Throughout the exhibition, costumes are contextualized by detailed texts and displays of snapshots, professional photographs that include Henry Bourne’s dynamic portraits, items belonging to folk participants, a selection of paintings and objects drawn from Compton Verney’s collections; the English Folk Dance and Song Society and Whiteland College’s May Day archive. Visitors can also choose to enter a room to obtain an immersive festival experience which draws upon 60 years of research filmed by folk specialist Doc Rowe and edited by filmmaker Ruth Hogben.
Our curatorial ambitions have included confronting and engaging with complex and highly controversial issues, most notably the practice of blackface amongst some morris sides, a practice that the Joint Morris Organisations’ banned in 2020. As part of the NLHF bid we have appointed an EDI panel to support and advise on how we interpret and engage with equity and diversity. A section in the exhibition presents objects, which include some of the blackface morris dolls from MBoF supported by critical discursive texts. Whilst recognizing this could cause distress, we hope our approach will foster greater tolerance and understandings.
Making Mischief Folk: Costume in Britain has already attracted major press interest and has been featured and reviewed by media sources including the BBC, The Observer, The Guardian, World of Interiors, Selvedge, SHOWstudio, The Spectator, Financial Times and Hole & Corner. We hope the widespread interest and critical acclaim the exhibition has received means that we might now secure a prestigious publisher (the book proposal we developed in 2020 was rejected due to a perceived ‘lack of interest’).
We are now in the process of planning the London iteration of the show (which we will probably re-title) which will have a significant local emphasis and will include student responses. The NLHF funding bid has permitted us to work with local schools and communities; create outreach projects and exhibit costumes worn by local marginalized communities. The projects will draw upon Making Mischief’s core themes of sustainability, the environment, sexuality and identities, craft skills and how these are brought together as vibrant community expression.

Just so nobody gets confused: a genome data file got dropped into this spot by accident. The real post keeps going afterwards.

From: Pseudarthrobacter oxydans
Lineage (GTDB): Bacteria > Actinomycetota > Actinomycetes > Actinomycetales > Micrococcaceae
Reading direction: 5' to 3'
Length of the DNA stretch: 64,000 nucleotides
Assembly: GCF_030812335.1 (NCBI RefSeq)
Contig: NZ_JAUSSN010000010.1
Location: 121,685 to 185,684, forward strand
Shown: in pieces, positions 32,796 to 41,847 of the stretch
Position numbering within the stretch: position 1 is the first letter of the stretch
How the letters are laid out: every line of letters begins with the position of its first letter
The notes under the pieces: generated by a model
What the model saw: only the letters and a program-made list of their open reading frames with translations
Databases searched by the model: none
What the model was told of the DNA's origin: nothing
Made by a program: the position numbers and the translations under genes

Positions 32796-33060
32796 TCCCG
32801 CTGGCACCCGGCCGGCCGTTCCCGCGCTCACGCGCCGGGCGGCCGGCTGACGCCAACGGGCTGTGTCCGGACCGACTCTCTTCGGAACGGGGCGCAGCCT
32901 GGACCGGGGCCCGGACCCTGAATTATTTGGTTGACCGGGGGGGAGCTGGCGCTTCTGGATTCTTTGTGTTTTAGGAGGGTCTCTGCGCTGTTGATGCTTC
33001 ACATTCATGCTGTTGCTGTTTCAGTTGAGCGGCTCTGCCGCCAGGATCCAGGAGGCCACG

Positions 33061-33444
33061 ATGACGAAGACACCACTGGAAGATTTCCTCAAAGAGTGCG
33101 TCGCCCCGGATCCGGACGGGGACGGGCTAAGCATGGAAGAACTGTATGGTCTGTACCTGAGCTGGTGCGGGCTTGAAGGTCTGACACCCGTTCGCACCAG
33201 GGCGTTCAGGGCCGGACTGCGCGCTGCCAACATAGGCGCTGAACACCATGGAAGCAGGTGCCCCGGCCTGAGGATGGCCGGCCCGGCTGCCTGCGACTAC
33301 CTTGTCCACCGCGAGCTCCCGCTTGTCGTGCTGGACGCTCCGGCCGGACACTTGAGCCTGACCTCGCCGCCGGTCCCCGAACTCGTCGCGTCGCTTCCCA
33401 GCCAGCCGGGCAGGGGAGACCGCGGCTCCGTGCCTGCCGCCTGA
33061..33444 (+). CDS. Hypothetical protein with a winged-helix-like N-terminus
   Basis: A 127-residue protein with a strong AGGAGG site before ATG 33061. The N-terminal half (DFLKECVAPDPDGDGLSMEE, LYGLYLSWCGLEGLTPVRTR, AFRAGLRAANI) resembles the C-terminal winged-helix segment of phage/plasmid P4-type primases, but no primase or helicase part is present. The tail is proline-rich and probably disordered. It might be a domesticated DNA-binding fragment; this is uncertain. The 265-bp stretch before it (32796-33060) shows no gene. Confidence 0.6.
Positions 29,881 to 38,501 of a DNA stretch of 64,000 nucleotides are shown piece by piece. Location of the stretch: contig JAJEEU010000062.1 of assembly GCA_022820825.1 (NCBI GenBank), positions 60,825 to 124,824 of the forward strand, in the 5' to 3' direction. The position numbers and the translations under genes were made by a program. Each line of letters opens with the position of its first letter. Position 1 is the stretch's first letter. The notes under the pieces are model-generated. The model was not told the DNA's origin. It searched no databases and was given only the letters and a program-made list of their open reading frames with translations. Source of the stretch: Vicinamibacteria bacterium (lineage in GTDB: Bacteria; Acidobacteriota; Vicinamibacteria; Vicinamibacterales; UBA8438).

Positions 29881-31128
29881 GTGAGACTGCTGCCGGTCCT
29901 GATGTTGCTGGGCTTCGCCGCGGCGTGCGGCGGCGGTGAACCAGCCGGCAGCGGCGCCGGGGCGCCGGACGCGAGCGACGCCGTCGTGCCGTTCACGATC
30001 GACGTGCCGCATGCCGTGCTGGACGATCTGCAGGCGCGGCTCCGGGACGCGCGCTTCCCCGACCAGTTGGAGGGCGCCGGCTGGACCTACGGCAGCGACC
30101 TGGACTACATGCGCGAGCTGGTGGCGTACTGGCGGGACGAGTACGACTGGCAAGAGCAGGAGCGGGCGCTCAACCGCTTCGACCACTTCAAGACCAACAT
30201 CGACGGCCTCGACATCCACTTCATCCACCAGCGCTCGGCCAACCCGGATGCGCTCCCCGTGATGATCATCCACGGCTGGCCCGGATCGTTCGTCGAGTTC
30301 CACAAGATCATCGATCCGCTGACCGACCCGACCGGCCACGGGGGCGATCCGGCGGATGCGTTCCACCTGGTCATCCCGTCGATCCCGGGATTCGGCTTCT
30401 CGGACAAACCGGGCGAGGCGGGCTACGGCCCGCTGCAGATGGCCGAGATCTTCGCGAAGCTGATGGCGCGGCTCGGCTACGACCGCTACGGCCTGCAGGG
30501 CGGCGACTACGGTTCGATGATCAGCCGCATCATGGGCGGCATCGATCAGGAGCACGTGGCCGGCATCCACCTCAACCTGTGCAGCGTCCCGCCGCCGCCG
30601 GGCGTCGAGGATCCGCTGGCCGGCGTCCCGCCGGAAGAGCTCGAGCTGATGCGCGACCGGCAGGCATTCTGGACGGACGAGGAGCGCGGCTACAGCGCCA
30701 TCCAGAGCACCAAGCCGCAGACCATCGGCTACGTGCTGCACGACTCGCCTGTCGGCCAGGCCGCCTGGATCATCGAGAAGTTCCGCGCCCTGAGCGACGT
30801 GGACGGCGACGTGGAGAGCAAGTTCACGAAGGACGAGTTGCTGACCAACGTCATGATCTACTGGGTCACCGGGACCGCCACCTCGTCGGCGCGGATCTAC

The long-term ambitions for the project are to secure funding for a fixed venue for the MoBF so that the collections can be made publicly accessible and, ideally to achieve museum accreditation status in order to apply for future funding. We also hope to raise awareness, capture and preserve the vibrancy, resilience and diversity of folk cultures and costumes within Britain’s past, current and future heritage.
Make sure to click on the images in the image grid below to read detailed captions about about the images.
Amy de la Haye is Professor of Dress History & Curatorship and joint director (with Judith Clark) of the research Centre for Fashion Curation at London College of Fashion. Formerly, she was Curator of 20th Century Fashion at the V&A where her exhibitions included ‘Streetstyle’ (1994). Recent exhibitions include ‘Ravishing: the Rose in Fashion’ (with Colleen Hill) at the Museum at FIT (New York) and ‘Wild & Cultivated: Fashioning the Rose’ (with Simon Costin) at London’s Garden Museum. Most current is ‘Making Mischief: Folk Costume in Britain’ , with Simon Costin and Mellany Robinson, at Compton Verney which she reviews here.